10. A method for controlling the growth of undesired vegetation comprising contacting the vegetation or its environment with a herbicidally effective amount of a compound of Claim 1.
Description:
SUBSTITUTED BENZOTHIOPYRANES SALTS AND THEIR USE AS HERBICIDES BACKGROUND OF THE INVENTION This invention relates to certain salts, compositions of said salts, and methods of their use for controlling undesirable vegetation.

The control of undesired vegetation is extremely important in achieving high crop efficiency. Achievement of selective control of the growth of weeds especially in such useful crops as rice, soybean, sugar beet, corn (maize), potato, wheat, barley, tomato and plantation crops, among others, is very desirable. Unchecked weed growth in such useful crops can cause significant reduction in productivity and thereby result in increased costs to the consumer. The control of undesired vegetation in noncrop areas is also important. Many products are commercially available for these purposes, but the need continues for new compounds which are more effective, less costly, less toxic, environmentally safer or have different modes of action.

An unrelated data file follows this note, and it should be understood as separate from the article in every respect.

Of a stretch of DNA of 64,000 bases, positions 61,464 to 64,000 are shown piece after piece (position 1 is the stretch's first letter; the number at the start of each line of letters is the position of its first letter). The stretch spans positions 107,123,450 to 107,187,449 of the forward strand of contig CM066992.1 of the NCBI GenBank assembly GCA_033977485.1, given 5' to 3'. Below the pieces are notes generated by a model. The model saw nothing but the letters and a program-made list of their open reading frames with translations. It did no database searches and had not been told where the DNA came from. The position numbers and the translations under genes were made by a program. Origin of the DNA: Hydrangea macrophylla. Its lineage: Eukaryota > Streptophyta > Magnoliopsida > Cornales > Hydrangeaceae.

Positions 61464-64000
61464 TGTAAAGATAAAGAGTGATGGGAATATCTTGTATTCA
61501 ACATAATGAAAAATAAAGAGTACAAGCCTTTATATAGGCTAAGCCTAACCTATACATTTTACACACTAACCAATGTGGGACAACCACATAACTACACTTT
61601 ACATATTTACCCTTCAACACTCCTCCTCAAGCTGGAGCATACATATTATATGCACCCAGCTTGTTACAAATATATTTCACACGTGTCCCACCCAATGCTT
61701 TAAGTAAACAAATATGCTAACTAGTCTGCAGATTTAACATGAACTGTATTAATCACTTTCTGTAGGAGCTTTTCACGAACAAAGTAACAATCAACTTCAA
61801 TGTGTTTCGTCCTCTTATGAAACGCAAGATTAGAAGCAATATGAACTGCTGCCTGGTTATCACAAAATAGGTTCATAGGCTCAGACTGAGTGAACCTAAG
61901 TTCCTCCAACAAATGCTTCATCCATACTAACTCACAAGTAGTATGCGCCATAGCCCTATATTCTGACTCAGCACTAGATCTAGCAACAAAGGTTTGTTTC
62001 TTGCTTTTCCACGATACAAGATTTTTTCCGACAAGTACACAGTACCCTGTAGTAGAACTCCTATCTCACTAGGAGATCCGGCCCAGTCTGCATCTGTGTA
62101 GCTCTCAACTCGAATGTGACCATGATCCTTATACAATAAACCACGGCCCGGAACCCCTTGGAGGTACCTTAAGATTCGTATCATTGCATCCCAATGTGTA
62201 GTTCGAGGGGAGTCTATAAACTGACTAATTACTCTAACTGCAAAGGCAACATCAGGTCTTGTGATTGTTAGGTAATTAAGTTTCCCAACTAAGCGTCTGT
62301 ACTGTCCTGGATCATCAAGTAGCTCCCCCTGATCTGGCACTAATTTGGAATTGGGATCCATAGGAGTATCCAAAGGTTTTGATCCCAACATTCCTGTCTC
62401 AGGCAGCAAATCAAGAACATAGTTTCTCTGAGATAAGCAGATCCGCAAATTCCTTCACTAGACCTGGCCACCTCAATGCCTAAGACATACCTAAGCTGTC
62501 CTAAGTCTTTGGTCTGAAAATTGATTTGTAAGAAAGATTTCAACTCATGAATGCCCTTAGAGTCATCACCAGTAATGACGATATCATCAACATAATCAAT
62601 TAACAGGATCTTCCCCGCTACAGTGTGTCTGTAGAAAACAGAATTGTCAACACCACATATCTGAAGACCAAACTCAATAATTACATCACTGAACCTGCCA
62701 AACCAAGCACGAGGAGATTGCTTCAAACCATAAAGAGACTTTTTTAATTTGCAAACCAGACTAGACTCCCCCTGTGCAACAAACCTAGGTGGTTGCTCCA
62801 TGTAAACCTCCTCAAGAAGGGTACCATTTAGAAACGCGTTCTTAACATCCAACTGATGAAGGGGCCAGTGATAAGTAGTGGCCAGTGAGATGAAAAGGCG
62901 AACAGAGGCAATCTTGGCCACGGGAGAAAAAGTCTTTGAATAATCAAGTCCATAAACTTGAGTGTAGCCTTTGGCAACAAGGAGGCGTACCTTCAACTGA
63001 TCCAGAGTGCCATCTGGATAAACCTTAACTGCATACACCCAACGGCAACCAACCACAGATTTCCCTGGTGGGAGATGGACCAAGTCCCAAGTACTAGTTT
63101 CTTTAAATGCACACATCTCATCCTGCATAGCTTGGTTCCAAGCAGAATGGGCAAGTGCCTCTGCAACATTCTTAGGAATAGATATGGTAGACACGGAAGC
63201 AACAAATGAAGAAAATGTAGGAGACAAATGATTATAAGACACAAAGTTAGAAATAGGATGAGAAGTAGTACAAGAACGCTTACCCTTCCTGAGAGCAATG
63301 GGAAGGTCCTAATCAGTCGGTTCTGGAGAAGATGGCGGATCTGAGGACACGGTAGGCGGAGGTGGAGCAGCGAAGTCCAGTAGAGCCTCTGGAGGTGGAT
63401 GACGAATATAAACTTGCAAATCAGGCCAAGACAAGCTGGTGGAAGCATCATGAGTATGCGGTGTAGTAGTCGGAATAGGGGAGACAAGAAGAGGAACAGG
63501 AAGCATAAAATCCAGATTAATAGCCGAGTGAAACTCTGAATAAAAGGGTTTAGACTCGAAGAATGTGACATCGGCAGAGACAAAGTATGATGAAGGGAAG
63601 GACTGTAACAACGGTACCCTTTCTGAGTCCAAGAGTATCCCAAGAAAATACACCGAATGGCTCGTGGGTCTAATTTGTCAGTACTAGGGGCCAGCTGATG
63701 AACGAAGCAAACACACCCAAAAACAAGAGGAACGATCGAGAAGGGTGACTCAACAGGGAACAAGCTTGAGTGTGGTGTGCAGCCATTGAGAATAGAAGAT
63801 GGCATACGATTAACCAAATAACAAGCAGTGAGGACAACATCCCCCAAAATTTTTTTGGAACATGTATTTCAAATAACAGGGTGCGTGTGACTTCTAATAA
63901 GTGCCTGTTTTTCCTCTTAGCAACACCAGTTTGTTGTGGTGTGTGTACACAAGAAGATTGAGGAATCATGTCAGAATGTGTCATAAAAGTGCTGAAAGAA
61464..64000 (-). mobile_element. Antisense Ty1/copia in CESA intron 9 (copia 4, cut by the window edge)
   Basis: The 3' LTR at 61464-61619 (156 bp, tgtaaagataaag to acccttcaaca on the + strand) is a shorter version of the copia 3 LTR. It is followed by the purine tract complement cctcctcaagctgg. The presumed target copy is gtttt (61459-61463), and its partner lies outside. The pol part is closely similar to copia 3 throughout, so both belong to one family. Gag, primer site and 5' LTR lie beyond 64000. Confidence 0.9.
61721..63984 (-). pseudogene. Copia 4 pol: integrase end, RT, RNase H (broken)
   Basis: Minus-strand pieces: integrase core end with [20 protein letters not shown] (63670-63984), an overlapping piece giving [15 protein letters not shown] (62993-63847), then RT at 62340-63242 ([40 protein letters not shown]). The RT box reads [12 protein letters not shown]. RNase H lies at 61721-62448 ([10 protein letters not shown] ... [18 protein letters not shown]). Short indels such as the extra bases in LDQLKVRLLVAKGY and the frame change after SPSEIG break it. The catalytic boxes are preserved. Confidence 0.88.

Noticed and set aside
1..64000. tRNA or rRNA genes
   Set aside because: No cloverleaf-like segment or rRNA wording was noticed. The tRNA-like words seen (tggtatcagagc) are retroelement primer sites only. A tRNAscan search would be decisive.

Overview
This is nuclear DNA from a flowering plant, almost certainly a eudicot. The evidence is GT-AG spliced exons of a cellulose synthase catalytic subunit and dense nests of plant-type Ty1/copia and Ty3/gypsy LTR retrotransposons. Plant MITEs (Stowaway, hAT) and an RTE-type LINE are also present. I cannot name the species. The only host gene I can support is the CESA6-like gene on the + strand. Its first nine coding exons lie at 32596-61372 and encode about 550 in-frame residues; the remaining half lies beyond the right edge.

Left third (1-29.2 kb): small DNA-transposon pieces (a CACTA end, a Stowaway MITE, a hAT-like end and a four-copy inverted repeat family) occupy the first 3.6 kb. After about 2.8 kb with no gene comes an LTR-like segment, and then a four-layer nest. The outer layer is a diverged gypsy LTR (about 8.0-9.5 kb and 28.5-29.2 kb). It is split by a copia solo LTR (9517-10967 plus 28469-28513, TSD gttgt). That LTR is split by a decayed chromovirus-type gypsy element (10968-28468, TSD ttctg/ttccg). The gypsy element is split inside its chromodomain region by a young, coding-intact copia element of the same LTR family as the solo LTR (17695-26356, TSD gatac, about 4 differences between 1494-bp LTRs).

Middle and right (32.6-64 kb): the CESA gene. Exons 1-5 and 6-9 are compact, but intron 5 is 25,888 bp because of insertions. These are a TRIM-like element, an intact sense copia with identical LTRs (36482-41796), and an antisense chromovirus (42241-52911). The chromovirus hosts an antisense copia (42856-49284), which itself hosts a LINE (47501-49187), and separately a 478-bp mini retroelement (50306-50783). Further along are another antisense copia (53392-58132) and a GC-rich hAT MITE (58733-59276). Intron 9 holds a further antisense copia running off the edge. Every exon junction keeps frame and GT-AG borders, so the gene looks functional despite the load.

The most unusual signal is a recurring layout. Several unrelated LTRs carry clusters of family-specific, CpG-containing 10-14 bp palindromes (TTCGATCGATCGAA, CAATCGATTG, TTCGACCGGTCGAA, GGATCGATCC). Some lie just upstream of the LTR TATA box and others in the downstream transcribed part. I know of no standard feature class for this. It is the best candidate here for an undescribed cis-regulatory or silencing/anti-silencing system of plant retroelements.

EP 283,261 discloses heterocycles of Formula i as herbicides: wherein X, X1 and X2 are independently 0 or S; R1 is a monocyclic or fused-bicyclic heterocyclic group optionally substituted by one or more groups selected from oxo, mercapto, halo, nitro, cyano, amino, mono- or dialkylamino, amido, alkyl, alkenyl, alkynyl, cycloalkyl, haloalkyl, haloalkoxy, aryl, hydroxy, alkoxy, alkoxycarbonyl, alkylcarbonyl, mono- or dialkylcarbamoyl, alkylthio, alkylsulfinyl, alkylsulfonyl, sufonamido, alkylcarbonyloxy, alkylcarbonylamino or heterocyclyl; and Y is, inter alia, C2-C4 alkylene.